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Plans under way to replace Dime Road bridge in Parks Township |
Valley News Dispatch

Plans under way to replace Dime Road bridge in Parks Township

Jack Fordyce | Tribune-Review
Ron Ferlin, left, of SPK Engineering, and Doug Tubal, right, PennDOT project manager, review plans with Ed Solomon, owner of Ed's Tire and Auto Service, to replace a bridge along Dime Road (Alternate Route 66) in Parks Township, on Wednesday, Aug. 23, 2017.

A bridge on Dime Road in Parks Township could be replaced in 2020 or sooner if PennDOT gets the money, state engineers say.

The 16-foot-long, 8-foot-wide Stitts Run bridge is structurally deficient, said PennDOT project manager Doug Zubal.

PennDOT has preliminary plans to replace it with a two-lane bridge over a pre-cast, box culvert, construction officials told a handful of people who visited an open house Wednesday in the Parks Township Municipal Building.

Zubal said the rough cost estimate is between $1 million and $2 million.

However, no money has been allocated by the Legislature.

Zubal said initial plans call for a detour that is expected to last about seven days.

Dime Road is also known as Alter‑nate Route 66. It will take large trucks and drivers unfamiliar with the area onto Route 66, through Parks Township, Leechburg, Gilpin and Bethel.

There are several shorter routes that local people are likely to use instead.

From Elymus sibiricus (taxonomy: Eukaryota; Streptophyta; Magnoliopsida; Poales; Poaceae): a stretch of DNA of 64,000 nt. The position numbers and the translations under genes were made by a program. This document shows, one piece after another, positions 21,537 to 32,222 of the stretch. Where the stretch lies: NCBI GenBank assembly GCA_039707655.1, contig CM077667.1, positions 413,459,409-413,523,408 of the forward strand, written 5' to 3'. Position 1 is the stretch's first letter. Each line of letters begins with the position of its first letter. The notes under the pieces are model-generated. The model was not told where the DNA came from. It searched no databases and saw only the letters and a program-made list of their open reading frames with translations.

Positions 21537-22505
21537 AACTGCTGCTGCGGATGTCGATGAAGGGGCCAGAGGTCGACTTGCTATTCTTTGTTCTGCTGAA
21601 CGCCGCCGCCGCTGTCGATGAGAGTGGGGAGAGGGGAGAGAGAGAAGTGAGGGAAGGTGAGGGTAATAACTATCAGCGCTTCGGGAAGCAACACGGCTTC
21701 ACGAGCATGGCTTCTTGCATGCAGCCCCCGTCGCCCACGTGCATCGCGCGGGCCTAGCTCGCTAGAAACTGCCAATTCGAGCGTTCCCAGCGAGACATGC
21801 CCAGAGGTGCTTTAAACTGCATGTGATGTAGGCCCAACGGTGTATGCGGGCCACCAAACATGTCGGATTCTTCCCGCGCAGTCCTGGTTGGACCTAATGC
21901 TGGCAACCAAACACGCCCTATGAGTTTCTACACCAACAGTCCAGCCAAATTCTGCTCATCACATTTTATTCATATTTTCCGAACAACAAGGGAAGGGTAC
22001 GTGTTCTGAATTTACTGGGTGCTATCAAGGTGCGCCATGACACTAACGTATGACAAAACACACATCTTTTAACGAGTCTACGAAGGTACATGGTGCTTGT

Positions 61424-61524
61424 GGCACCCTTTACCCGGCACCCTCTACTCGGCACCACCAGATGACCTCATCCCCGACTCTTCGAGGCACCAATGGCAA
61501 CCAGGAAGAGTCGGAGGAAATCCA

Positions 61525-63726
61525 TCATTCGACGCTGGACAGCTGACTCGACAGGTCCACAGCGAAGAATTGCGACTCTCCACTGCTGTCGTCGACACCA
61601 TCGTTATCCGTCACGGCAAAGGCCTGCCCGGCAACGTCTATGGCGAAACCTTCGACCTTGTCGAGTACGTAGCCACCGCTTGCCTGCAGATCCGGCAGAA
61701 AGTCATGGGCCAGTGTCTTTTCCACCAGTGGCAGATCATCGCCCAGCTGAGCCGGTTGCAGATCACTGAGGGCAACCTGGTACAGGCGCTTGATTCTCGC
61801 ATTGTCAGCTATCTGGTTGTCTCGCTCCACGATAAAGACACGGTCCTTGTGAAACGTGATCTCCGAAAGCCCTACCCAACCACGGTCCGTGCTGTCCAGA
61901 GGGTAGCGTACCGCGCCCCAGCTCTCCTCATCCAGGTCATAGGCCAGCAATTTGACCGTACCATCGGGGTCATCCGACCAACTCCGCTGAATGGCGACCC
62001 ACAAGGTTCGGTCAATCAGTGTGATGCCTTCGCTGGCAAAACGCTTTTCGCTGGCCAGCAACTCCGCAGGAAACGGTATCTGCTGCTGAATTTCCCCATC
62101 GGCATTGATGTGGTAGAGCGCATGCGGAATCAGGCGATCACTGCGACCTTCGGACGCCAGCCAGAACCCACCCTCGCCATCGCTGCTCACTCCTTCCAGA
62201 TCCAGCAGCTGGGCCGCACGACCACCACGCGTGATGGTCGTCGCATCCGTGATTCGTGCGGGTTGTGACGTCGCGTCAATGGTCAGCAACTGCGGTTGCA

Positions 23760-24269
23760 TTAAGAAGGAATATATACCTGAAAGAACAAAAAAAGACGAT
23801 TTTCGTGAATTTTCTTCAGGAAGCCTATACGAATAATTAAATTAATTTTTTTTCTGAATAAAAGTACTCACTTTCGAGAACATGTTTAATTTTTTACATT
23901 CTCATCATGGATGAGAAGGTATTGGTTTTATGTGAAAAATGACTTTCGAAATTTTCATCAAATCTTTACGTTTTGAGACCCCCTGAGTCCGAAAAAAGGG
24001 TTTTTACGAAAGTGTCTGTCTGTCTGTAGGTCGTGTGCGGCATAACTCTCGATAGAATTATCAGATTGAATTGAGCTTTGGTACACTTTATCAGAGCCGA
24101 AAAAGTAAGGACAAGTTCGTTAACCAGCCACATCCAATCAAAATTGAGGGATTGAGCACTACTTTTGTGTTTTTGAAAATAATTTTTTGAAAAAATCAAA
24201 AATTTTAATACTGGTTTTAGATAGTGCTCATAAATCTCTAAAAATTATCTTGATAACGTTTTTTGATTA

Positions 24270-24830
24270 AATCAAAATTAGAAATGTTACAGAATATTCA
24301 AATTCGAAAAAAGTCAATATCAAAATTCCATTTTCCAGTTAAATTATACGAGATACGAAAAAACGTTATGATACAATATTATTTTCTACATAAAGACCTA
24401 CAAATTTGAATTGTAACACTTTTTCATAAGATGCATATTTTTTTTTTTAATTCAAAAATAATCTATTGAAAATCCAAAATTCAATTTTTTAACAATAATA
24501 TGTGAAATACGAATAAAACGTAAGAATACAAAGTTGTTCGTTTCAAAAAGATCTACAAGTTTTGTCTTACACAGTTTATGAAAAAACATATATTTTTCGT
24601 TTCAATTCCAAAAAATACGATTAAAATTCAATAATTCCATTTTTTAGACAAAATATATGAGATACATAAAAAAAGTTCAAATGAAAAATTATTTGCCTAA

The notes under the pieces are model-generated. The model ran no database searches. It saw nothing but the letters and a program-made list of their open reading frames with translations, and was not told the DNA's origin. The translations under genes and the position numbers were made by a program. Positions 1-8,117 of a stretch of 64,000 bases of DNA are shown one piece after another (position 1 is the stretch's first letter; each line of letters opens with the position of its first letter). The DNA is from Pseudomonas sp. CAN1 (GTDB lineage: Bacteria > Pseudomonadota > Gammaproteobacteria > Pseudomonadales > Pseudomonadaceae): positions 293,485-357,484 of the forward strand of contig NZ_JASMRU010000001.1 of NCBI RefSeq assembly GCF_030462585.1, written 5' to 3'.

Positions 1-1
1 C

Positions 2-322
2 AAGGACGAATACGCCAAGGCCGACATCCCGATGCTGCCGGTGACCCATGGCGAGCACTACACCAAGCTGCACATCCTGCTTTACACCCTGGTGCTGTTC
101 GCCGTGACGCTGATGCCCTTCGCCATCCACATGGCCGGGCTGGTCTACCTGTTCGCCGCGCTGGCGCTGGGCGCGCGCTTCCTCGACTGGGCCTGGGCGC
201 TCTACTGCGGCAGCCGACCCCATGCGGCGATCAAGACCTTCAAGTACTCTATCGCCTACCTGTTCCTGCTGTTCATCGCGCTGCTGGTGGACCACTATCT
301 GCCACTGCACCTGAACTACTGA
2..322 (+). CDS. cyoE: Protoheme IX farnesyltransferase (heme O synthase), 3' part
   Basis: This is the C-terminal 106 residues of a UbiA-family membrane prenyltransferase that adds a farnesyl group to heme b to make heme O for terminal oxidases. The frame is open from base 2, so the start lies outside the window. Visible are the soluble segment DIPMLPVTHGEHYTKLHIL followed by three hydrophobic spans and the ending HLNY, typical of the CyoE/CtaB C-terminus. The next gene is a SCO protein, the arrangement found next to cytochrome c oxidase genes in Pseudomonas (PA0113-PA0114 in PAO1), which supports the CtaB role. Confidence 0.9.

Engineers at first considered doing work one lane at a time. But they concluded that wasn’t feasible because of the pre-cast culvert.

Also, constructing one lane at a time would add cost and time to complete, said Perry Schweiss, president of SPK Engineering, the firm working with PennDOT on the plans.

Ed Solomon, who owns Ed’s Tire and Auto, which can be seen from the bridge, is concerned about possible impact the project could have on his business.

“As long as they have a seven-day turnaround, OK,” he said.

“This is a major artery,” pointed out Jeff Shuster, who owns Shuster’s Hi-Tech Automobile, along Locust Road.

He, too, hopes he won’t lose much business.

“This is progress, and we need progress,” he said. “If it’s a safety issue, surely we need to get it taken care of.

“If they can do it in seven days, I guess the rest of us will have to make do,” he said.

“I knew it needed work,” said Thomas Kostelansky, a resident of Stitts Run Road.

He knows of some detours.

Chuck Biedka is a Tribune-Review staff writer. Reach him at 724-226-4711, or via Twitter @ChuckBiedka.

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